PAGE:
The win moves Williams, a 19-time major winner at age 33, to 5-1 head-to-head against her compatriot.

What it means: Williams becomes an even bigger favorite than she had been to start this tournament after Maria Sharapova, the No. 2 seed, fell victim earlier in the day. No. 4 seed Petra Kvitova (still in the fourth round) and No. 7 Ana Ivanovic (quarterfinals) are the only other women remaining who have won a Grand Slam.

It’s the third time in as many matches this week that Williams has come from a set down, needing to do so in a second-round clash with Anna-Lena Friedsam. She’ll face 2012 finalist Sara Errani, the No. 17 seed, in the quarterfinals.

It was the sixth installment of this head-to-head matchup, with Williams’ only loss coming in the 2013 Australian Open quarterfinals to a then-teenaged Stephens.

Their friendship turned frosty thereafter, Stephens airing grievances in a magazine article. Earlier this year, the 22-year-old described Williams as a “colleague.”

How it happened: Williams began flat and unsure, hitting 15 unforced errors to just two from Stephens to give the younger American the first set, 6-1 in just 23 minutes.

Down 4-5 in the second set, Williams held her serve, then cruised to the second 7-5 to even the match. In the third, it was Williams’ experience that won out, with the veteran putting her foot on the gas as Stephens tried to keep up. The world No. 1 forced a backhand error into the net from Stephens to end the match, raising her arms above her head in triumph.

Williams continues to chase Steffi Graf’s Open era record of 22 majors and – having won the Australian Open earlier this year – is still on course for a calendar-year Slam in 2015, something she has never achieved in her career.

Key stat: Williams cleaned up the unforced errors down the stretch, her aggression eventually paying off as she cracked 25 winners – the same tally as Stephens. Williams went 13 for 20 at the net and also won more of the longer points, going 13 for 21 in rallies that lasted longer than nine shots.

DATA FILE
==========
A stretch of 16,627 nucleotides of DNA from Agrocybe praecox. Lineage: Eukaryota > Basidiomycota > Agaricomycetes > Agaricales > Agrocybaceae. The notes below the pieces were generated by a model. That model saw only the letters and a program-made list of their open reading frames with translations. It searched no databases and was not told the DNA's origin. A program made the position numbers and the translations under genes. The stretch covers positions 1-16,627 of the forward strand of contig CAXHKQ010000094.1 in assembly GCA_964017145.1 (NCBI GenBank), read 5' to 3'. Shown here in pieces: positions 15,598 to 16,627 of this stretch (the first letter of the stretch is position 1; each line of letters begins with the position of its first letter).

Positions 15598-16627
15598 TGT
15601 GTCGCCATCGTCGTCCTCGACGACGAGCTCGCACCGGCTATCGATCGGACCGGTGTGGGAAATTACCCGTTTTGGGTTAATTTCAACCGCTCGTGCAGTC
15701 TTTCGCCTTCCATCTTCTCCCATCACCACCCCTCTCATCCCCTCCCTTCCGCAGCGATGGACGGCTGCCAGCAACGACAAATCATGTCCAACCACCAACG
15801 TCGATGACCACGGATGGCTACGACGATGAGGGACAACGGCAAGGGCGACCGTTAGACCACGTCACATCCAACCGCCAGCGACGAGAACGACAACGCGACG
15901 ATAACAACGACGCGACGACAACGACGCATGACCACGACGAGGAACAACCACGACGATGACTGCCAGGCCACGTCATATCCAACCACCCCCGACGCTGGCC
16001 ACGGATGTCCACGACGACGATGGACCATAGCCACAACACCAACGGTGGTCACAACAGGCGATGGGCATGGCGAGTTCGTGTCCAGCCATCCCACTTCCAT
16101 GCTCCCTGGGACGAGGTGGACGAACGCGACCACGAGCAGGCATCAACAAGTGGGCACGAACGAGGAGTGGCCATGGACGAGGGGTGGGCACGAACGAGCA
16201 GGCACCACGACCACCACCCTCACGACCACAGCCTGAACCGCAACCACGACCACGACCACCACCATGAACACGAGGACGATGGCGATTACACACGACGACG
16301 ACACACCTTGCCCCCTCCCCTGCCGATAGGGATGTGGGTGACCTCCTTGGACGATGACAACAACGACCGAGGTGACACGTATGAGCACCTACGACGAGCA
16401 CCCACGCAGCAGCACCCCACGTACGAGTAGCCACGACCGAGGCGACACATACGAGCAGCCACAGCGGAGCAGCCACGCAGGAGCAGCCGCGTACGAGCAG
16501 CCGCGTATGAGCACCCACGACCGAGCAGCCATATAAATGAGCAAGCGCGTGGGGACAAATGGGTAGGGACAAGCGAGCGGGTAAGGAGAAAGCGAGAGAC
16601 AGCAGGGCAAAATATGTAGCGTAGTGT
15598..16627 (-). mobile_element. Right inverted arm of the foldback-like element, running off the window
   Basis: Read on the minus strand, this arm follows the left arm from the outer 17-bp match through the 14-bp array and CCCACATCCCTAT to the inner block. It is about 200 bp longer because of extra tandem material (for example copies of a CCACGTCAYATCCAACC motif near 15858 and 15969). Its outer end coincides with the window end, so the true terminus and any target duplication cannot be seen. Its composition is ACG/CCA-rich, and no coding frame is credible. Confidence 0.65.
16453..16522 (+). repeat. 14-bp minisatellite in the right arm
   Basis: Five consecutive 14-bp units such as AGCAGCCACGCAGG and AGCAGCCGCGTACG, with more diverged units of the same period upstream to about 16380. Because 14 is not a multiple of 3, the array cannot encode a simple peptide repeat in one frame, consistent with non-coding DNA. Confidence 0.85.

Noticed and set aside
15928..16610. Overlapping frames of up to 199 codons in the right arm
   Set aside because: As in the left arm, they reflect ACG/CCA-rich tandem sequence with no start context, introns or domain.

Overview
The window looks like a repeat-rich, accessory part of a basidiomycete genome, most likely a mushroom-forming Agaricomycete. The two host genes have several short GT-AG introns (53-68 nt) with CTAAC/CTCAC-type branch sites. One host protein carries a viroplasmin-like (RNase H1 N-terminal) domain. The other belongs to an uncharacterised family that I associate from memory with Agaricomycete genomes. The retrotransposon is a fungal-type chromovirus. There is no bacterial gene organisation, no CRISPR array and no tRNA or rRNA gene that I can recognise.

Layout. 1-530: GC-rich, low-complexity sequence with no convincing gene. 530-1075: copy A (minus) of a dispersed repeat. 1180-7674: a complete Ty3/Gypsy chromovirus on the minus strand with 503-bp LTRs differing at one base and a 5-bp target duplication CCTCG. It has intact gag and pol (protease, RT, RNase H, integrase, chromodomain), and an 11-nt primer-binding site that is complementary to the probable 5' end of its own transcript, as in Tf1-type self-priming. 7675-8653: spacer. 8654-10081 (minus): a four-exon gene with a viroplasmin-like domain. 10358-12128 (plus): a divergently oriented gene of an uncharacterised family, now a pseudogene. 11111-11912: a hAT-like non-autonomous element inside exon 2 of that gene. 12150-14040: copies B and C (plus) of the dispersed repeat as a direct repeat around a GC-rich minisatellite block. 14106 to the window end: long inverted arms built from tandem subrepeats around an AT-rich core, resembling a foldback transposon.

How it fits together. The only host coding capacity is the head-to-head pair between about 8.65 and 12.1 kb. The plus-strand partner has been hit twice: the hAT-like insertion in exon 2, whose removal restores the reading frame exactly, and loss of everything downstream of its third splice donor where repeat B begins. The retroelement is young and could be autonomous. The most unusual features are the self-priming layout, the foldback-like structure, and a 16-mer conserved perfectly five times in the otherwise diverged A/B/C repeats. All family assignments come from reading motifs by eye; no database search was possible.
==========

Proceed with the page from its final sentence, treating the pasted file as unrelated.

What they said:”I feel like I’m living on the edge,” Williams said of the win. It was the third straight come-from-behind three-set victory for Williams this tournament, marking the first time she’s done that at a major since the U.S. Open in 1999.

“But, you know, I’ve got to get off the edge. I don’t like to take chances, but at the same time this is also helping me, I guess, in terms of knowing that, ‘Oh, I know can I play a two-hour match, I can do that.'”

Williams moves to 29-1 in 2015 and 10-0 in three-set matches.

“There’s a reason why she’s the No. 1 player in the world,” added Stephens. “I played a good first set. I hung in there tough, but obviously things change and whatever. But I was happy that I was able to, you know, hang tough the whole time.”

Serena Jameka Williams (born September 26, 1981) is an American professional tennis player who is currently ranked No. 1 in women’s singles tennis. The Women’s Tennis Association (WTA) has ranked her World No. 1 in singles on six separate occasions. She became the World No. 1 for the first time on July 8, 2002, and regained this ranking for the sixth time on February 18, 2013, becoming the oldest world no. 1 player in WTA’s history. Williams is also regarded by some experts and former tennis players to be the greatest female tennis player in history. She is the only female player to have won over $60 million in prize money,  and is the reigning Australian Open, US Open, WTA Tour Championships and Olympic ladies singles champion.

Frequently hailed as the Queen of the Court by the general media, Williams holds the most major singles, doubles, and mixed doubles titles combined amongst active players, male or female. Her record of 34 Grand Slam titles puts her seventh on the all-time list: 19 in singles, 13 in women’s doubles, and 2 in mixed doubles. She is the most recent player, male or female, to have held all four Grand Slam singles titles simultaneously (2002–03), and the fifth woman ever to do so. She is also the most recent player together with her sister Venus Williams to have held all four Grand Slam women’s doubles titles simultaneously (2009–10). Her total of 19 Grand Slam singles titles is tied for third on the all-time list with Helen Wills Moody behind Margaret Court (24 titles) and Steffi Graf (22 titles),  and second in the Open Era, behind only Gra.  She has won 13 Grand Slam doubles titles with her sister Venus and the pair are unbeaten in Grand Slam finals.  Serena Williams is also a five-time winner of the WTA Tour Championships.  The arrival of Venus and Serena Williams has been credited with launching a new era of power in women’s tennis.  Williams has won four Olympic gold medals, one in women’s singles and three in women’s doubles, an all-time record shared with her sister Venus Williams.



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Bernie Williams Day at New York Yankees’ Stadium, Wow Bernie was a Big Contributor to the Glory Days!!!!!

Bernabé Williams Figueroa Jr. (born September 13, 1968) is a Puerto Rican former professional baseball player and musician. He played his entire 16-year career in Major League Baseball (MLB) with the New York Yankees from 1991 through 2006.